Social Media and Fat Bob – First Ride
Alas, the sacrifices I must make for the greater good!
So being a socially-savvy consumer, I took to Google to find the perfect bike for me. I visited corporate websites, motorcycle forums, review sites like RideApart, TopSpeed, and Cycle world…and social channels like YouTube, of course. Brands, please pay attention! As a socially-savvy consumer, I did a lot of reading, and my decision was ultimately based upon peer-to-peer reviews and conversations versus any celebrity. I’m a walking case study for Influencer Marketing, and plenty of my peers were talking about the Harley Davidson brand…and it wasn’t in a focus group or survey. Those conversations happen in that 24/7 focus group called the Internet.
Here are four findings after my personal research and subsequent first ride on my Harley Davidson Fat Bob:
1. Get Better Mileage
One of the reasons I originally went with the V-6 Camaro was that it was highway rated to get about 29 miles to the gallon. I just couldn’t bring myself to buy the gas-guzzling (incredibly fast and fun) V-8 that gets a paltry 14-17 mpg. Well, this Fat Bob gets about 50 mpg, so I can get almost 250 miles on a single tank of gas.
Social Media Mileage: This always comes with the disclaimer – individual mileage may vary! However, the Internet never forgets. Evergreen blog posts can have a very long shelf-life, so people may find your “How To <blank>” blog post two years after you published it! With appropriate long-tail keyword use and social sharing, Google will also continue to favorably rank your content long after you publish it. I rely on WordPress SEO by Yoast to help me craft highly readable, SEO-friendly blog posts.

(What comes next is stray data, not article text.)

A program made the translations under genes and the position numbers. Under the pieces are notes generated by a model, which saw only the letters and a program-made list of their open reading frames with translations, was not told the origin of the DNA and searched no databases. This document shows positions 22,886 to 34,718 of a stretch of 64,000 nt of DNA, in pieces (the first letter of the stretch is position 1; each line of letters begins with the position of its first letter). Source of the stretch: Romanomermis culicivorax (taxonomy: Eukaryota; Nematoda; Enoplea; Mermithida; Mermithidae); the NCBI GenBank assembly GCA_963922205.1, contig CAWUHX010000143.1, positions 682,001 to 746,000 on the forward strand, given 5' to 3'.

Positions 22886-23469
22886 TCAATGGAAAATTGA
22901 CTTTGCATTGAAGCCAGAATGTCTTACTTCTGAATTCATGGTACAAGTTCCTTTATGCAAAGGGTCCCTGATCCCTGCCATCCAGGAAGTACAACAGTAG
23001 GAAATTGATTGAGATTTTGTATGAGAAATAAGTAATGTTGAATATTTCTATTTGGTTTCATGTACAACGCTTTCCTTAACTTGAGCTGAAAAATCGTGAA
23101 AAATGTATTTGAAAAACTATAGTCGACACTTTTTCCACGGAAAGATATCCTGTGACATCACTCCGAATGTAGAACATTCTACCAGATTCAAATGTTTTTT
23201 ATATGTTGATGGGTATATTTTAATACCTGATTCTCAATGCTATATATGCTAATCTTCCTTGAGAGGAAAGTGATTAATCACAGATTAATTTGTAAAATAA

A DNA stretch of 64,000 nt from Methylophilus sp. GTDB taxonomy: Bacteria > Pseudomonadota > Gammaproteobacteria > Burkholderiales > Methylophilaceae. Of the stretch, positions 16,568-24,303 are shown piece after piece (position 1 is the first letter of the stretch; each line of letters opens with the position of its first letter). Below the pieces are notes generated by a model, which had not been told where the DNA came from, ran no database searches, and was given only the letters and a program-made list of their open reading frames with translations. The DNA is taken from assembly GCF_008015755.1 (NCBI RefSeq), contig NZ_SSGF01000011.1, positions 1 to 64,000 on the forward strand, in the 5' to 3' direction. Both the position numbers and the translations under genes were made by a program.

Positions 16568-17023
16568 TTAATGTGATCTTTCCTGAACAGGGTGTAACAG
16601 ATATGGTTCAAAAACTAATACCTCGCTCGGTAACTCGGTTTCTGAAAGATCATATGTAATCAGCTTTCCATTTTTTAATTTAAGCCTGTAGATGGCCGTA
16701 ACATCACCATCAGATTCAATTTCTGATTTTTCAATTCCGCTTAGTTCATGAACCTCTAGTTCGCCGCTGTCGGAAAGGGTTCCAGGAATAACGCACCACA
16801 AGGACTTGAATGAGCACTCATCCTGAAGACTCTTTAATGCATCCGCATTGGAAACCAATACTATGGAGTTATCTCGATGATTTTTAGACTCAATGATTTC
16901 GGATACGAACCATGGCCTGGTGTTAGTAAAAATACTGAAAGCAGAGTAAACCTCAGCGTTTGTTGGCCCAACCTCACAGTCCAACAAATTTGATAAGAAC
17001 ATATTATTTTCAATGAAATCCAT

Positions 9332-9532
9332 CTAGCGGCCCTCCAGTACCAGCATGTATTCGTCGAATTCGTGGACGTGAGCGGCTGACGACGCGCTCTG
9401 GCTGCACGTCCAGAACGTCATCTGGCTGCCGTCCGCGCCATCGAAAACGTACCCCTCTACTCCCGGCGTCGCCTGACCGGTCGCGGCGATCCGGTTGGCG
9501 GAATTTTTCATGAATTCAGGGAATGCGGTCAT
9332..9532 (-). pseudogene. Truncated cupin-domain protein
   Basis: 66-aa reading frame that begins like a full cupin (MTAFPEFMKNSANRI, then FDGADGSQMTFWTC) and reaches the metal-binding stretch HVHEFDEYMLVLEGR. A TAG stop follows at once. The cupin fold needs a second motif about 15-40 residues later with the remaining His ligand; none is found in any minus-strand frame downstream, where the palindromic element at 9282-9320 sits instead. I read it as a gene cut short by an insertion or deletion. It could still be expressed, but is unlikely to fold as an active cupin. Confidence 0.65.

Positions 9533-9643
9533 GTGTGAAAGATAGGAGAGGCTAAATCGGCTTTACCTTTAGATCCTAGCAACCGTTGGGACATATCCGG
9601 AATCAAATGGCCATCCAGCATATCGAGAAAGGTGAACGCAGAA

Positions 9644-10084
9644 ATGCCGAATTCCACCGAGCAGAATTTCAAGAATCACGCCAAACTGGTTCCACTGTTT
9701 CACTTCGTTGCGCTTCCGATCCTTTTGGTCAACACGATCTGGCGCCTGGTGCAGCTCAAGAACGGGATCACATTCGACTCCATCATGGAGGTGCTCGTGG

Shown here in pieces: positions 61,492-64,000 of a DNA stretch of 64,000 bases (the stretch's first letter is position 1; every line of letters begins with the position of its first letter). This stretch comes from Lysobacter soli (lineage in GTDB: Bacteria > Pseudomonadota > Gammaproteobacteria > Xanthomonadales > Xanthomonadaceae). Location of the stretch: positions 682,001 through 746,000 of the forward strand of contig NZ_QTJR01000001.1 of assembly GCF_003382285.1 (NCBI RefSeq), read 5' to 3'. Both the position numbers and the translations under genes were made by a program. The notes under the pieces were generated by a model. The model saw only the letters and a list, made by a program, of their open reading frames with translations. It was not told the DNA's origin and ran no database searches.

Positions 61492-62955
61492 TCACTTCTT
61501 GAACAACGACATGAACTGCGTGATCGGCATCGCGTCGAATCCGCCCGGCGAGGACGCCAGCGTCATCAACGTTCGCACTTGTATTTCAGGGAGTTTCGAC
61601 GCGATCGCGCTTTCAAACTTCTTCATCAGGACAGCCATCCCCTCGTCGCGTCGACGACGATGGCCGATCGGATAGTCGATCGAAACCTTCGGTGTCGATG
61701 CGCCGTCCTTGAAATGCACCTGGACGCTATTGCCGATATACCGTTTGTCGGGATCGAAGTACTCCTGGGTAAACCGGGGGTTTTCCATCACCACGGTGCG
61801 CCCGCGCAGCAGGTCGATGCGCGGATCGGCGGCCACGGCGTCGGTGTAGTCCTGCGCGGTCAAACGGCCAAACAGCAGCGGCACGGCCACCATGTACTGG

2. Spend Less on Maintenance
I have four vehicles to support a family of four going in four directions at any given point in time. Those vehicles range from 4-10 years old, so I am spending some pretty pennies just on preventative maintenance! Who knew a timing belt cost so much…and have you priced Camaro tires lately?!? With cars, maintenance can add up to the thousands of dollars – with motorcycles, the maintenance (and even customization) is typically in the hundreds or less.
Social Media Maintenance: Social Media is not free, but your biggest costs are in the human resources necessary to successfully incorporate social media into an overall marketing strategy. You can then leverage several free (or inexpensive) tools to help with content creation, curation, publishing – and engagement! Tools in my own toolbelt include self-hosted WordPress blogs, Feedly, Buffer, BundlePost, Hootsuite, and multi-author blogs like Business2Community, SteamFeed, and Curatti. Of course, I use our own Pulse Analytics for social media listening and analytics (and would love to give you a Pulse demonstration, if you are interested).
3. Balance Heavy with Responsiveness
Full disclosure: I finally had decent weather to take my new bike out for a ride around town. Since I’m new to riding, I rode to a stadium parking lot where I could practice navigating between parking aisles and weaving at lower speeds. I was impressed with how responsive and stable the bike was, at high and low speeds, versus the little motorcycle I drove when qualifying for my motorcycle endorsement. Then I tried to park while still slightly out of balance. I weigh a little under 180 lbs – a Harley Davidson Fat Bob weighs in at about 670 lbs. I almost laid down my bike on the first day!! I managed to fight the bike back upright while still holding onto the clutch and relaxing the throttle to keep it from launching out of control.